Plans to build Australia’s largest ever coal mine have literally been put on trial in Queensland’s Land Court over the last five weeks.
Adani, the Indian company that wants to develop the Carmichael mine in Queensland’s Galilee Basin, has emerged bedraggled.
The honesty and accuracy of its key economic claims is in serious doubt now that community group Land Services of Coast and Country have provided – or extracted – all of the evidence.
Normally, state governments make their approval decisions based entirely on information provided by the proponent, and sourced from hand-picked consultants. In contrast, the Land Court ‘merits review’ heard evidence from expert witnesses on both sides.
The court doesn’t have the power to stop the mine, but Queensland’s decision-makers, yet to give an approval, will now assess the application in the dim pall of serious contradictions from Adani’s own expert witnesses.
The mine’s environmental impact, which includes a footprint several times the size of Sydney Harbour, must be balanced against the best available estimate of its economic benefits.
Adani’s 60 million tonne per annum mine is of particular significance, because if it doesn’t go ahead other projects proposed for the Galilee Basin are far less likely to.
At $16.5 billion, Carmichael is the largest of nine super-mines proposed for the Galilee, and Adani is seen as the only proponent potentially able to finance the expensive rail and port infrastructure needed to get the coal to market.
If they all proceed, the coal burnt would produce more emissions than entire nations like the UK, Italy and South Africa.
Coal from the mines would also be shipped through the Great Barrier Reef, and Adani’s other plan – to build the world’s largest coal export terminal at Abbott Point Port – would require dredging of the reef.
Carmichael will also destroy the last stronghold of the endangered Black Throated Finch and slurp up billions of litres of ground water.
In all, it’s a massive expansion of Queensland’s coal industry that, given Adani is gunning for a 90-year life for the mine, would likely commit Australia to a long-term future of coal exports.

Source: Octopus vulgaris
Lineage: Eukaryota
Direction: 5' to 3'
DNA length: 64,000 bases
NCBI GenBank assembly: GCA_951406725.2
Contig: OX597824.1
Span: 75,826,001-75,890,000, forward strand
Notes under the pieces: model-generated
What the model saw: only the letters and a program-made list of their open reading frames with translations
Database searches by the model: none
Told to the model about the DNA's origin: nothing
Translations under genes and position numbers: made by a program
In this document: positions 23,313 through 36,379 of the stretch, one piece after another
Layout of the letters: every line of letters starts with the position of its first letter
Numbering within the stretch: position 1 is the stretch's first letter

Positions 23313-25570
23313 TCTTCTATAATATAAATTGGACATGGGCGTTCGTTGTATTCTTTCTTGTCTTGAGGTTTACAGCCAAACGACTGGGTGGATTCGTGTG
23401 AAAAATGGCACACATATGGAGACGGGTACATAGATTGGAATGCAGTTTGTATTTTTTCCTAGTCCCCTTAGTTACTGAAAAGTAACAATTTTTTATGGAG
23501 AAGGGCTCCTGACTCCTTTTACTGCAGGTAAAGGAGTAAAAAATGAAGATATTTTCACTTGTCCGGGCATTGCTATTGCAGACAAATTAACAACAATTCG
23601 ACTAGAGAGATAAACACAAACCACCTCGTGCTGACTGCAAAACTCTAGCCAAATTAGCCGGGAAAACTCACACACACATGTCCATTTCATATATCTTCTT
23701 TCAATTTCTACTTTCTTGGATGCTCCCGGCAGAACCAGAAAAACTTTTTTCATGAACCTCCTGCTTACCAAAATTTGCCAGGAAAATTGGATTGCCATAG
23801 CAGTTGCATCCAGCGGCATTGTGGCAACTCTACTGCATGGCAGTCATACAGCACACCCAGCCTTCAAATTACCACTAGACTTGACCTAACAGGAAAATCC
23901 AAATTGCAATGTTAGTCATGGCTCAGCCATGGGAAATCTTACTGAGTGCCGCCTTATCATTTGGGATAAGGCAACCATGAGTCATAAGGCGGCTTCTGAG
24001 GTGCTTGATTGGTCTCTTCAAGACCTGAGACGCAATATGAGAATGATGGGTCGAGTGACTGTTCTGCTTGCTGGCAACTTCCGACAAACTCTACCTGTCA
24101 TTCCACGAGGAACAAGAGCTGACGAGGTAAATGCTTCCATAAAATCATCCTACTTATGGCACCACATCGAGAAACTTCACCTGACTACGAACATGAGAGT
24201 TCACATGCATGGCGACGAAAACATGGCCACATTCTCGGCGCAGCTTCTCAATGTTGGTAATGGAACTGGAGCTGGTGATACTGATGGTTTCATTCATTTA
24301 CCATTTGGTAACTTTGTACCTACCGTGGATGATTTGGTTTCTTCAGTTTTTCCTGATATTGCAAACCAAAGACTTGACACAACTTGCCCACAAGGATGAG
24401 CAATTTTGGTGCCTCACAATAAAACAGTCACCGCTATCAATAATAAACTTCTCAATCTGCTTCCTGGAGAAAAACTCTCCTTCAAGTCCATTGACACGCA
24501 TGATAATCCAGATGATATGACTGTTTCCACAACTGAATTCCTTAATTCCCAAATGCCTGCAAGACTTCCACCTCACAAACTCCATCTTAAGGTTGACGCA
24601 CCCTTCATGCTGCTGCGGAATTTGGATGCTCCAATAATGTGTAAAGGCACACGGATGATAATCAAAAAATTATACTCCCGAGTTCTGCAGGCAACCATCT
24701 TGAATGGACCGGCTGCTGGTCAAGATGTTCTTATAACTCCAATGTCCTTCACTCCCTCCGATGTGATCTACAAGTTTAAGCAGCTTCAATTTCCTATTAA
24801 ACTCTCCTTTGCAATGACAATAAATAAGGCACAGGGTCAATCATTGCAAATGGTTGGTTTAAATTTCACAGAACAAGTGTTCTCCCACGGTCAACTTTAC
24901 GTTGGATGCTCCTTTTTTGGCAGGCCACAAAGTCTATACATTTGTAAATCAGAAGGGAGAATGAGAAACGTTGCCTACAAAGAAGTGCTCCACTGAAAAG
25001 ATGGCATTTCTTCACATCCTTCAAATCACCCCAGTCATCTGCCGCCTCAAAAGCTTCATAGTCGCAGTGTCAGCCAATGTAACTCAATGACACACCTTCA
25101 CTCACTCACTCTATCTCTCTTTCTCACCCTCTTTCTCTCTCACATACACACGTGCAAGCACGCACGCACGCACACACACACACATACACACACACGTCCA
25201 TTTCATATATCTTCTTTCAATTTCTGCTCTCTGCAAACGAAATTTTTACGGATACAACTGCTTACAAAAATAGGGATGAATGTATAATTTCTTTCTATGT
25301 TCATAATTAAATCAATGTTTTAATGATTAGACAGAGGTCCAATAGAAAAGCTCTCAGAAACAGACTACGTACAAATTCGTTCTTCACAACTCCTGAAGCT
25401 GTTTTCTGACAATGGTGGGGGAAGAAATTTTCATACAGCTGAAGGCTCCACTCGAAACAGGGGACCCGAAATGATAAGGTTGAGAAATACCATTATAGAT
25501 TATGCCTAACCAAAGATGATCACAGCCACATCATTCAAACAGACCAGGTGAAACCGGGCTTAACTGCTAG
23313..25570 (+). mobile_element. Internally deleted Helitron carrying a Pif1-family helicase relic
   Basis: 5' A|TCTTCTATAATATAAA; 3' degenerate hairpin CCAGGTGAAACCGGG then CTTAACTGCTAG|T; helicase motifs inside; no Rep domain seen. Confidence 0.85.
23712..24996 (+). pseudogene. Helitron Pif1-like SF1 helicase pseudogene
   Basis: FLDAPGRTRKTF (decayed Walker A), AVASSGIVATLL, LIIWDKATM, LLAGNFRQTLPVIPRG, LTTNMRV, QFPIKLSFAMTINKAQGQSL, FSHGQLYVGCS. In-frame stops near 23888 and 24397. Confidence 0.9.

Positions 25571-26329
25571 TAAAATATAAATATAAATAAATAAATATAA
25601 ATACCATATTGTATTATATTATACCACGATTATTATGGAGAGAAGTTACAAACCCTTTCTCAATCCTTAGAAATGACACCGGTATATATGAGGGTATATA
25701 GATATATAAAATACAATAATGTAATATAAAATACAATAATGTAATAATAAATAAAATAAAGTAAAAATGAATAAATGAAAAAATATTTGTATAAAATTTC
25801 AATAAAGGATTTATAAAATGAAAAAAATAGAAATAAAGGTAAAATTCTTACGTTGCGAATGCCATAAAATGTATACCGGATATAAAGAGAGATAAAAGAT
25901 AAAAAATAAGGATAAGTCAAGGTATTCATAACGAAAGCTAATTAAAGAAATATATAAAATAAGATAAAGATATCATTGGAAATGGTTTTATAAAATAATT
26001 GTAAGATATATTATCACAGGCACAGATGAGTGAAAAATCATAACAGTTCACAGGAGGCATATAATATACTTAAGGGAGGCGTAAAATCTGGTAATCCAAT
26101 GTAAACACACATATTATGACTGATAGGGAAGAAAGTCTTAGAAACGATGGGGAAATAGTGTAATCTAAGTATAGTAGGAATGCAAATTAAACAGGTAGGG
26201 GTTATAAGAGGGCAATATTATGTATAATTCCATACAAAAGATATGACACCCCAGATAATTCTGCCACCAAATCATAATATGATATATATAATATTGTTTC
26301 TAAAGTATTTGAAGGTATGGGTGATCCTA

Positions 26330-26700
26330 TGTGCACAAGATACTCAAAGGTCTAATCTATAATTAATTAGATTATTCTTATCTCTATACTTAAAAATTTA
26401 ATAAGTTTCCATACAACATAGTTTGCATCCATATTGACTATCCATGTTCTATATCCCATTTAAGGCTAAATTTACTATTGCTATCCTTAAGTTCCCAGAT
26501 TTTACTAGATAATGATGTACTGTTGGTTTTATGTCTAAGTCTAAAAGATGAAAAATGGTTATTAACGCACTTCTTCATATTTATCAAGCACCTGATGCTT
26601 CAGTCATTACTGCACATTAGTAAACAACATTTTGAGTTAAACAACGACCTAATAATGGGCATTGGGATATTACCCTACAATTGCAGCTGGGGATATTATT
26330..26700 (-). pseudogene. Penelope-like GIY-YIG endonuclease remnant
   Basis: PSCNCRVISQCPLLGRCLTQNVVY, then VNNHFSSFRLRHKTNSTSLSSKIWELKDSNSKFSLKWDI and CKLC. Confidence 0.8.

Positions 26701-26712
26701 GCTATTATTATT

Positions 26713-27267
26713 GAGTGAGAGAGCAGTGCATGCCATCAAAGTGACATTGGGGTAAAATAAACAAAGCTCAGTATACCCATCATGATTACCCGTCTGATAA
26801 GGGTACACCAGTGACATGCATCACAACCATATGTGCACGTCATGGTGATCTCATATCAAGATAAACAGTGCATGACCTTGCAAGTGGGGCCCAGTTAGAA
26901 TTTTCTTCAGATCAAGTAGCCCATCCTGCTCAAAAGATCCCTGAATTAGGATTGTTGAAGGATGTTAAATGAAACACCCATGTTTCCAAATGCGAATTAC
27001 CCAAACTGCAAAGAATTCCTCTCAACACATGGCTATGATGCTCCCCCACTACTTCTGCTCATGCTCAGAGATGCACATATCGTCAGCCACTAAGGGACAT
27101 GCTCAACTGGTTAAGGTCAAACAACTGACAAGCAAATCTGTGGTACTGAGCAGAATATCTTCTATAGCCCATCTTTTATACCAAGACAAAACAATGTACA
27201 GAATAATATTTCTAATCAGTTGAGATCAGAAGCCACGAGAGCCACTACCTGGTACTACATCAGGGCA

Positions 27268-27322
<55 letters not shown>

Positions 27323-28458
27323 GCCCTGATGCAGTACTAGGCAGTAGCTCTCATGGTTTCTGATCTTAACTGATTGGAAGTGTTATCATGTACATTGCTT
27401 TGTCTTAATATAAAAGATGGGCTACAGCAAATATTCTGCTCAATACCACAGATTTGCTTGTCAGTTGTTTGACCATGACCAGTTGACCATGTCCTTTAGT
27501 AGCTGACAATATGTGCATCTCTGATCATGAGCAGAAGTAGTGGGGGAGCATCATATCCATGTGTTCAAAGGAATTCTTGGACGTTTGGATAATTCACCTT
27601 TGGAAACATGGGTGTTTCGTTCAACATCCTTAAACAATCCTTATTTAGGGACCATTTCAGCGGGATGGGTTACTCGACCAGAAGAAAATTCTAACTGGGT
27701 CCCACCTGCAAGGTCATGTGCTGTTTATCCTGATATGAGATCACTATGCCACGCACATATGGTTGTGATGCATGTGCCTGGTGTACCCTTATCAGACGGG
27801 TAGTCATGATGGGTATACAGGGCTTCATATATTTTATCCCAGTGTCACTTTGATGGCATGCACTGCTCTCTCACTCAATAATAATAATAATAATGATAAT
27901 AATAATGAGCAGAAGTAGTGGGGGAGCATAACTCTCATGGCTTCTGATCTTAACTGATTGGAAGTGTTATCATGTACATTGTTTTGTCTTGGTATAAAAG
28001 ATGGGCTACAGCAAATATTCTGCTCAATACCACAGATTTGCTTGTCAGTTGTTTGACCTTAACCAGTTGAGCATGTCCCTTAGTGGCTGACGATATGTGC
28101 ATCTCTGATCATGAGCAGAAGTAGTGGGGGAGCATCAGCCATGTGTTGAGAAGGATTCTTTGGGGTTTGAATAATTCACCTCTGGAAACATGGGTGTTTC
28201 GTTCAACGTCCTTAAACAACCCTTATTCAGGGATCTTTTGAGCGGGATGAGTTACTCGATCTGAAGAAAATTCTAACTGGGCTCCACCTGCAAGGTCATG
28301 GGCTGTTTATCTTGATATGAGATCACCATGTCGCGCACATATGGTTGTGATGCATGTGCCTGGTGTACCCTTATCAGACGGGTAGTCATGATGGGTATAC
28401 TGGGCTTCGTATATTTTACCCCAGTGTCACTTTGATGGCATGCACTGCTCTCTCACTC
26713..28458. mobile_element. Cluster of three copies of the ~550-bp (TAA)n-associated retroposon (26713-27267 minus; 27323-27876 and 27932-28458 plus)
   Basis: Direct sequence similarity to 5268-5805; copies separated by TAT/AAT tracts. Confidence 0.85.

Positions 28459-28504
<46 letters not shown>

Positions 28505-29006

Scientists say that can’t happen if we want to avoid ‘dangerous’ climate change, and the Land Court case has revealed that the economic benefits aren’t necessarily all they were claimed to be.
The real shockers are outlined below.
It’s a big number, and, in light of the evidence, it also looks grossly overblown.
Adani has long claimed its “significant rail, port and mine infrastructure in the Galilee Basin region of Queensland” will deliver $22 billion “in taxes and royalties for investment into services”.
Heartwarmingly, this will “help deliver schools, hospitals, roads and other services”.
In reality, the mine and rail projects will generate just $16.8 billion in royalties and taxes, according to Adani’s chosen economic expert Dr Jerome Fahrer.
The analysis didn’t take into account Adani’s port expansion, but a port, presumably, is unlikely to pay a “state mining tax”.
Who knows, though. When Adani says the “state mining taxes” it pays will benefit Queensland, the company’s Group Financial Controller concedes it actually means corporate tax, which flows to federal coffers.
To what extent the benefits “will extend locally, regionally and across Queensland” depends entirely on how much of its corporate tax revenue the commonwealth directs to Queensland.